Zu viele Männer: Roman

by Lily Brett

Hardcover, 2001




Deuticke (2001), Edition: 2, 655 pages


Ruth Rothwax, a successful woman with her own business, Rothwax Correspondence, can find order and meaning in writing words for other people--condolence letters, thank-you letters, even you-were-great-in-bed letters. But as the daughter of Edek Rothwax, an Auschwitz survivor with a somewhat idiosyncratic approach to the English language, Ruth can find no words to understand the loss of her family experienced during World War II. Ruth is obsessed with the idea of returning to Poland with her father, but she doesn't quite understand why she feels this so intensely. To make sense of her family's past, yes. To visit the places where her beloved mother and father lived and almost died, certainly. But she knows there's more to this trip. By facing Poland, and the past, she can finally confront her own future.… (more)

User reviews

LibraryThing member caymil
Overall this was an interesting book with an unusual conceptual twist, but the main character is so judgemental, self centered, and neurotic that I found myself just getting irritated. At times I had to close the book just to get away from her. Some of the coincidences were beyond belief and I
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found myself rolling my eyes more than once, but there were some very interesting parts as well. Not a bad read, but it was not good enough to make me rush out and check out other books by this author.
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LibraryThing member hardlyhardy
"Too Many Men," first published in Australia in 1999, is the first in a series of autobiographical novels written by Lily Brett. Brett is the daughter of two Auschwitz survivors. She grew up in Australia and now lives in New York City. All this is also true of Ruth Rothwax, the main character in
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"Too Many Men."

In the novel, Ruth yearns to visit Poland with her father, Edek, who is much less eager to return to the country of his youth, where he lost virtually every member of his family during the Holocaust and where his happy boyhood ended with so much suffering. His wife, Ruth's mother, died several years before, and Ruth is all he has left. So the old man, who lives in Australia, agrees to meet his beloved daughter in Poland.

Few Jews remain in Poland, they find, but the strong anti-Semitism remains. The Poles have turned Jews into a tourist attraction. There are Jewish restaurants, Jewish cabarets and Jewish gifts shops, none of them owned or operated by Jews. The Auschwitz death camp is now called a museum, and Ruth goes into a rage every time she hears the words "Auschwitz Museum."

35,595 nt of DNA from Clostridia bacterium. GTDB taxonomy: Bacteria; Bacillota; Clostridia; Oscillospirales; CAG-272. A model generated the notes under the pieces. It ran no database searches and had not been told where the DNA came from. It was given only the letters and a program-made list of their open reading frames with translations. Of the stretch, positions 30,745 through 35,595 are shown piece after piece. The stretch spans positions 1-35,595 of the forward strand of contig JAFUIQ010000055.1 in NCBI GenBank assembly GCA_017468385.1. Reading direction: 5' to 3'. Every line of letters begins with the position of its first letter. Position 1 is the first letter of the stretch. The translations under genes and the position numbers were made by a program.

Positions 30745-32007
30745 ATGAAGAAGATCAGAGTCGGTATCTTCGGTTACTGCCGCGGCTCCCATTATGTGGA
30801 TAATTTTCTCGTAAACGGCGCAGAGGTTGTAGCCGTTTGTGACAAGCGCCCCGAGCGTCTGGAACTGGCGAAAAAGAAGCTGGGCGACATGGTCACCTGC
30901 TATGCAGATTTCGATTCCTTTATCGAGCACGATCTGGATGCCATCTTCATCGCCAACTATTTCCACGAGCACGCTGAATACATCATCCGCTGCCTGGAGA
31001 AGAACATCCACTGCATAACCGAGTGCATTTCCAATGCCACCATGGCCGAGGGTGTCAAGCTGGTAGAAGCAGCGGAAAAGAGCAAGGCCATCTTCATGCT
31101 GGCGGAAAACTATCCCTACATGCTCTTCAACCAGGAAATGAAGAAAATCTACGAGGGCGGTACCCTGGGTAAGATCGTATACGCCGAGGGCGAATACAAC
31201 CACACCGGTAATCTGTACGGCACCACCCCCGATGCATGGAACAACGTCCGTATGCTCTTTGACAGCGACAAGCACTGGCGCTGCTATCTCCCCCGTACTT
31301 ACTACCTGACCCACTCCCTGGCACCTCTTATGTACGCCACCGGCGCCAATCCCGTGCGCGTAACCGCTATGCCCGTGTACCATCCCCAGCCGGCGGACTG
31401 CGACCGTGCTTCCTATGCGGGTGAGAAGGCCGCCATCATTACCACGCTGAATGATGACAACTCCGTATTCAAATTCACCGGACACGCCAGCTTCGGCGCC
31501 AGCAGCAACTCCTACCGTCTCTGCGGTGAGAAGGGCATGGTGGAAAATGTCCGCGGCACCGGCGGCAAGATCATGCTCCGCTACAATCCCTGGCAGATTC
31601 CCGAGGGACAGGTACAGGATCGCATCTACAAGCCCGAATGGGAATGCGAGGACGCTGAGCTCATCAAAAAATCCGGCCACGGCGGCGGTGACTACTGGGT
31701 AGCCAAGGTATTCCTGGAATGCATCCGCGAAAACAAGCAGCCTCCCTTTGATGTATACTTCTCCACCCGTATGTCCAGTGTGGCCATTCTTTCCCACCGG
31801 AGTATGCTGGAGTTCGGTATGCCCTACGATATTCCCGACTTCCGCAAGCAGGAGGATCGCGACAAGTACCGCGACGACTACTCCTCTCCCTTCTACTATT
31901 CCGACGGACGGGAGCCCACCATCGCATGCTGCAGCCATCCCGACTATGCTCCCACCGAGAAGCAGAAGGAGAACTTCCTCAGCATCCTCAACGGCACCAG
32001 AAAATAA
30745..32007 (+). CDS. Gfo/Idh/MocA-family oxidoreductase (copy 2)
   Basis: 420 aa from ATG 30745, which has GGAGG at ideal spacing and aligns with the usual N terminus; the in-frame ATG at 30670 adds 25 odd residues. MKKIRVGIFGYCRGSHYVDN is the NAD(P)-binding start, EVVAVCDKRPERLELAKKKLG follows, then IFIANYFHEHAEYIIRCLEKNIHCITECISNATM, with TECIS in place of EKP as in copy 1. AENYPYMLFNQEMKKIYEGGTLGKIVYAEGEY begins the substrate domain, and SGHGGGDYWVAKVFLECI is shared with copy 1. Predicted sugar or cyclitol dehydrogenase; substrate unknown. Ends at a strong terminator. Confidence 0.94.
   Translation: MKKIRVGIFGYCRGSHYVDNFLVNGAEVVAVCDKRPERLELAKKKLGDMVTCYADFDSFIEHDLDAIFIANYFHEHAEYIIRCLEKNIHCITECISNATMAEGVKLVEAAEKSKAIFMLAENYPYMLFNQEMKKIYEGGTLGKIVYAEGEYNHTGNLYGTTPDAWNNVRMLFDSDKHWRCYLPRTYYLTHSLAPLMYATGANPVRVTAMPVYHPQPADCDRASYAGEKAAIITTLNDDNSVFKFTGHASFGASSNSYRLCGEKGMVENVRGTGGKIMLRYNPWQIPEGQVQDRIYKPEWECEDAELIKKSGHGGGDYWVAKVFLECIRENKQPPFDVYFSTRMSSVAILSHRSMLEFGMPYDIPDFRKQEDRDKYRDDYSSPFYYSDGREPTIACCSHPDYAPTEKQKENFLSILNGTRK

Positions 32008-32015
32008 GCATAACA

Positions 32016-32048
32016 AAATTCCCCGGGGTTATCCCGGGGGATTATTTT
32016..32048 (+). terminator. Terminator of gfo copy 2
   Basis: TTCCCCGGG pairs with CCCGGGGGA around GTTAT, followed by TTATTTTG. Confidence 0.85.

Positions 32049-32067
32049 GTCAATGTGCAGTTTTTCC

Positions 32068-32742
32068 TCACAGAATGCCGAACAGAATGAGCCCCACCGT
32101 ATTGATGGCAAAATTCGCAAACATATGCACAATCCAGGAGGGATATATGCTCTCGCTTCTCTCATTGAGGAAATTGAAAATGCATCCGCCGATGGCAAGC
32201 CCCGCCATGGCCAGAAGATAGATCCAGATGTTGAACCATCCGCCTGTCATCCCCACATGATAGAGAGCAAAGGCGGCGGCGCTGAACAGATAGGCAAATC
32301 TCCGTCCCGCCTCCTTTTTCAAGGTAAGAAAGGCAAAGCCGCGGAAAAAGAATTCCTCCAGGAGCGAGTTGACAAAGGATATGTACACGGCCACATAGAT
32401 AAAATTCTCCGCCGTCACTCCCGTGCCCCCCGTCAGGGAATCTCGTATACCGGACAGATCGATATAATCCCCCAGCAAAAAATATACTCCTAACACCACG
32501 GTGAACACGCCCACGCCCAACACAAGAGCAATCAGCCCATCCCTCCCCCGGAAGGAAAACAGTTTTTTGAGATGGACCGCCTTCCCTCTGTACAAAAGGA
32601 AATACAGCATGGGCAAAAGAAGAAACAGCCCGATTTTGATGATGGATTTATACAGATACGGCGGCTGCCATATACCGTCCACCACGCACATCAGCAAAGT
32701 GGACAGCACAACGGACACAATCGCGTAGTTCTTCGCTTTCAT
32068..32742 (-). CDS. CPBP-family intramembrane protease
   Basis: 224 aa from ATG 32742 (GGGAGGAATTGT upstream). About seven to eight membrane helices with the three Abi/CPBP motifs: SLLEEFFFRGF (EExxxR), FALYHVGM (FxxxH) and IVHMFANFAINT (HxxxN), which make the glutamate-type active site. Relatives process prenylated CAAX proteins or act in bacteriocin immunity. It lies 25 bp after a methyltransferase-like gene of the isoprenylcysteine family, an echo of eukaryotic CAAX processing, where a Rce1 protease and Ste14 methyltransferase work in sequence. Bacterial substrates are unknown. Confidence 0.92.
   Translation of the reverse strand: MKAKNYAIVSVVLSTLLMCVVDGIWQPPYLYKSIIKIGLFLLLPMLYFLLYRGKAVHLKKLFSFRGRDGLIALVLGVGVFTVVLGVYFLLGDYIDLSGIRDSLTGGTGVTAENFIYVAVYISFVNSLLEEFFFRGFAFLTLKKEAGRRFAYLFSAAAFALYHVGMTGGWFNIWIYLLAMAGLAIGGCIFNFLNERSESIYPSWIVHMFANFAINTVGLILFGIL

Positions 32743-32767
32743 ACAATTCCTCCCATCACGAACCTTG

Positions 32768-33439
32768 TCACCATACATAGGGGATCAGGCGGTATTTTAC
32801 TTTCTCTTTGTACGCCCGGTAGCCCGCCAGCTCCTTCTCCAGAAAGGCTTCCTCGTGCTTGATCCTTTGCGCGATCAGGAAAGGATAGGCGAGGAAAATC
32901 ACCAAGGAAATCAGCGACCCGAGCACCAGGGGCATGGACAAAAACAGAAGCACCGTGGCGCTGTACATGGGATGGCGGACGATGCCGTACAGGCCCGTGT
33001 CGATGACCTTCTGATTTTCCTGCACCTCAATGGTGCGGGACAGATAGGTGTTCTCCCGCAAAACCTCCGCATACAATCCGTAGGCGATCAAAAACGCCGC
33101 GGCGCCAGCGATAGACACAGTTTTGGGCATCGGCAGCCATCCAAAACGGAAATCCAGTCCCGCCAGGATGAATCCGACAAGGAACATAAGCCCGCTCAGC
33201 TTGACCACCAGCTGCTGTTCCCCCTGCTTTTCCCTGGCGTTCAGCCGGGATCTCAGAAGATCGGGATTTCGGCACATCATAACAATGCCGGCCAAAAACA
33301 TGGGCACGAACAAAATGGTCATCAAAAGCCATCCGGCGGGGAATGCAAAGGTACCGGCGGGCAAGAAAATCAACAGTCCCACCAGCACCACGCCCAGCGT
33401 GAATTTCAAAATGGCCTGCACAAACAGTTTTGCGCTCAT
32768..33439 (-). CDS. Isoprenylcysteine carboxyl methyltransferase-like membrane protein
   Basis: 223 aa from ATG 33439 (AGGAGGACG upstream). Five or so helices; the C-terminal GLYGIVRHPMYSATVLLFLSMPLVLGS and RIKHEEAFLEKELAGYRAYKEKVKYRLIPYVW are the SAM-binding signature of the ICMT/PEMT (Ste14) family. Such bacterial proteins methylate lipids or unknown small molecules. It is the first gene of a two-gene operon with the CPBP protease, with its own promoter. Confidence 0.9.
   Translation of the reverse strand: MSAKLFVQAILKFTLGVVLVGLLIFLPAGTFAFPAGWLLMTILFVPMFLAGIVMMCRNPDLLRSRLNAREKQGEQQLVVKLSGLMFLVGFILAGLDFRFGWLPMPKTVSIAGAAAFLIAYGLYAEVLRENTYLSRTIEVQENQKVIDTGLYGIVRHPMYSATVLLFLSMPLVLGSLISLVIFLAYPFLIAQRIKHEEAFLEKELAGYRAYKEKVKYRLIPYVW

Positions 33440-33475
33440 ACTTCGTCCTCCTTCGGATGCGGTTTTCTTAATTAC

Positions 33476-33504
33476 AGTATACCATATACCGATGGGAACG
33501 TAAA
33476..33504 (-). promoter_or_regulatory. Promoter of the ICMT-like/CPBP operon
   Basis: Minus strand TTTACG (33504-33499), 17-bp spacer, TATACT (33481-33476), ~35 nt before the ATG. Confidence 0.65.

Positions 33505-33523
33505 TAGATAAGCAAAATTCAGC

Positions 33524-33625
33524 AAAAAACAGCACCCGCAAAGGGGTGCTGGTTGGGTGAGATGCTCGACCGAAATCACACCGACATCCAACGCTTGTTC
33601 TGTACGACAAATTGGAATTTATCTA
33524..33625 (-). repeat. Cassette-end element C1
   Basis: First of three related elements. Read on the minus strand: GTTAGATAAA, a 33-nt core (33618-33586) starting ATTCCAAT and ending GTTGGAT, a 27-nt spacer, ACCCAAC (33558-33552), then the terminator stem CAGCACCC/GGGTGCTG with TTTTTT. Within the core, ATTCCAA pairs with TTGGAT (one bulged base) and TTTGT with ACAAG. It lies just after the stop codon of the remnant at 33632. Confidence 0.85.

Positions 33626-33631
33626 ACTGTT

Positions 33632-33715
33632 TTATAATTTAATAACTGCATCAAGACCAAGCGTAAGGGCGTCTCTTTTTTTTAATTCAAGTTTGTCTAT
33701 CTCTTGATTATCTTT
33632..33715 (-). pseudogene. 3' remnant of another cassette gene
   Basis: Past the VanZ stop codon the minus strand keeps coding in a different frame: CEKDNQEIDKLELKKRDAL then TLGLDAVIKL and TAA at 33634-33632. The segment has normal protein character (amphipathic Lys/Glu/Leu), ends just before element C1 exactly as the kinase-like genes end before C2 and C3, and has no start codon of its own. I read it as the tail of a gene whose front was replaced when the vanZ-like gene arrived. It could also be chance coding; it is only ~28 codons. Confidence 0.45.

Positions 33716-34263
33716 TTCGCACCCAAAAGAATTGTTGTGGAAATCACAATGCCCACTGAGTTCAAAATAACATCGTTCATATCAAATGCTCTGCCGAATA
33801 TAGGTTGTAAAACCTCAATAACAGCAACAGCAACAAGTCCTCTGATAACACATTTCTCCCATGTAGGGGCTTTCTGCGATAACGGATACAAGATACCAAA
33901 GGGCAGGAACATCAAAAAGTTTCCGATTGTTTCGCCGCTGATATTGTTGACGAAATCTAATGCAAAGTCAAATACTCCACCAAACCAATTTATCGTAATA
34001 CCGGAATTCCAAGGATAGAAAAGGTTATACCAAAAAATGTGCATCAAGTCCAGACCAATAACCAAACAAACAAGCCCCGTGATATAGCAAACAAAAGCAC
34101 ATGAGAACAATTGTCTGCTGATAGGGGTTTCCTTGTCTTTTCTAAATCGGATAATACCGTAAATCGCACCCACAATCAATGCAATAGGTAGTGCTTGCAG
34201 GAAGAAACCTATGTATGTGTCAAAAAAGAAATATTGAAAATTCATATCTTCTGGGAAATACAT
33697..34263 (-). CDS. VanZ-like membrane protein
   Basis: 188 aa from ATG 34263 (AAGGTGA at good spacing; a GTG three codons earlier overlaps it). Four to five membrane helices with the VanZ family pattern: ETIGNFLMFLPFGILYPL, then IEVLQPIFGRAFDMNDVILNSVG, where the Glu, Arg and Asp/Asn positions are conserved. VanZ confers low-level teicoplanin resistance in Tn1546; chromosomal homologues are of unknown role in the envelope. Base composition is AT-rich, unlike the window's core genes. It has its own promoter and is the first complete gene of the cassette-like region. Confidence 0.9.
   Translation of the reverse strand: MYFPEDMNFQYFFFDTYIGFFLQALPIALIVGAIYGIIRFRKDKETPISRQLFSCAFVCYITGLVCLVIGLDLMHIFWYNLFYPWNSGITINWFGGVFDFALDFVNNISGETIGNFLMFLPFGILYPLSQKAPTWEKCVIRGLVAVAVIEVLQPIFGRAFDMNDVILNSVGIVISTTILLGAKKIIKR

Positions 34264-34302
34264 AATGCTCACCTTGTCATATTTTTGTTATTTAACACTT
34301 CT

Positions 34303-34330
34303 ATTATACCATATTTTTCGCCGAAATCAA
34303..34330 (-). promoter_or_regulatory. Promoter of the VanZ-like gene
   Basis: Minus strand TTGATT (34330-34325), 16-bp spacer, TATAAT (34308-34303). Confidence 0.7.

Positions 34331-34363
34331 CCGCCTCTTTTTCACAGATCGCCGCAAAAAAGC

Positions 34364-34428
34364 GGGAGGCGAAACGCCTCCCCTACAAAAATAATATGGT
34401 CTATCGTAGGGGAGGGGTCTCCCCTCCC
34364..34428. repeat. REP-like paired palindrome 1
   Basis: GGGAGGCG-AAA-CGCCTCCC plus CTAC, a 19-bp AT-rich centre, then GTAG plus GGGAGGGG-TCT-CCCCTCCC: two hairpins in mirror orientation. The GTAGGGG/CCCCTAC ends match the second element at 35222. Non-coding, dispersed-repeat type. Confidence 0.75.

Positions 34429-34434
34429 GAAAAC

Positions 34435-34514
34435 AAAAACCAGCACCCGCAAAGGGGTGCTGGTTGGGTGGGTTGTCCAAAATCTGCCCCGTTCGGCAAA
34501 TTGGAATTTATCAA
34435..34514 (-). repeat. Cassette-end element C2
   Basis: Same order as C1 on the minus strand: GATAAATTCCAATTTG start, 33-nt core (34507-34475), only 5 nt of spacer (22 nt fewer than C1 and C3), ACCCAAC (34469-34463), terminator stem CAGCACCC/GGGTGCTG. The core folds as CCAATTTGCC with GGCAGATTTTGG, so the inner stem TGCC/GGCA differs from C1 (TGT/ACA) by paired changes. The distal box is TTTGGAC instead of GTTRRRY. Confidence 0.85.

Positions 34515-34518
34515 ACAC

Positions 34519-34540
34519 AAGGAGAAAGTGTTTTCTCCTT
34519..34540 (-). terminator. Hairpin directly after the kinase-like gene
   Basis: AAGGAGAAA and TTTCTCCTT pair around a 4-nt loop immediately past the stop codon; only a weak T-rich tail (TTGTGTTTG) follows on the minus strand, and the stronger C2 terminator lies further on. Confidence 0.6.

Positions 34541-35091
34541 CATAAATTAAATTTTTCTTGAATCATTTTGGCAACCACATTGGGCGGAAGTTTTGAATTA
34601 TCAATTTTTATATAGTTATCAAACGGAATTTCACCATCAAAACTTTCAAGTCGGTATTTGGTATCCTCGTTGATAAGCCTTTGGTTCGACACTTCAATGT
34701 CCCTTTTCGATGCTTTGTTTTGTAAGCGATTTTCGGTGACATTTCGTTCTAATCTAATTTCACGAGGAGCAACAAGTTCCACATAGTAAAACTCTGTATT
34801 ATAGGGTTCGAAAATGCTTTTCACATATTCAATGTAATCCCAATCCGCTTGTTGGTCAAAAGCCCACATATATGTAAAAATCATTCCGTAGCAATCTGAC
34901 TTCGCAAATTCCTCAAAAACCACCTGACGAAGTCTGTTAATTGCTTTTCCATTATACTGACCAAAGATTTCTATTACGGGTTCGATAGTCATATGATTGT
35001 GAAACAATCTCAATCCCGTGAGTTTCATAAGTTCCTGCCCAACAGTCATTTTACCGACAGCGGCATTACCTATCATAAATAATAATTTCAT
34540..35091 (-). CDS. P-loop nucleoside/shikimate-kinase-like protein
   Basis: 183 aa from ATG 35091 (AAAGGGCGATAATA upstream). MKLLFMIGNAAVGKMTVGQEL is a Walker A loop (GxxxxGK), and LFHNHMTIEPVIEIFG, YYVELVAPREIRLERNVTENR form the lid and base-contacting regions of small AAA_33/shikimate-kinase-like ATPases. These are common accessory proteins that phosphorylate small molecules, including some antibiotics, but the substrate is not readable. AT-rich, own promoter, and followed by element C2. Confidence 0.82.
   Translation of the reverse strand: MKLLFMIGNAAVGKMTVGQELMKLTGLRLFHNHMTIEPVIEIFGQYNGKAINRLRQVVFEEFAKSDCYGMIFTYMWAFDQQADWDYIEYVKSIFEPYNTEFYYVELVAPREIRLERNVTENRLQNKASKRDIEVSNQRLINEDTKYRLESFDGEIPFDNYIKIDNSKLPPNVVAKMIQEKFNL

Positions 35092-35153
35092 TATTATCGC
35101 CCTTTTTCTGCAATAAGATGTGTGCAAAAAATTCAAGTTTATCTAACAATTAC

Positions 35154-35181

This may not sound like a comic novel, but it is actually quite hilarious. Edek is a delightful character. His speech habits, his large appetite for Polish food, his practice of running wherever he goes, leaving Ruth far behind, and his romance with a large-breasted Polish woman will keep readers amused.

The humor does not detract from the pathos as Ruth and Edek visit the building where he grew up (and find his parents' fine china and other goods still being used by the present owners), tour the area that was once the Jewish ghetto where Jews were forced to live under terrible conditions and then go to Auschwitz, where Edek can point to the very spot where he used to sleep.

The novel ends with some mysteries still unresolved, which makes Brett's subsequent novels required reading. One mystery is this book's enigmatic title. A gypsy fortune teller once told Ruth that she has "too many men" in her life. True, she has had three husbands and several lovers, but right now Edek is the only man in her life. She doesn't believe in fortune tellers, yet she can't get the words out of her mind. What can they possibly mean? The reader, like Ruth, will be left wondering about that.
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Commonwealth Writers' Prize (Winner — 2000)
Miles Franklin Literary Award (Shortlist — 2000)



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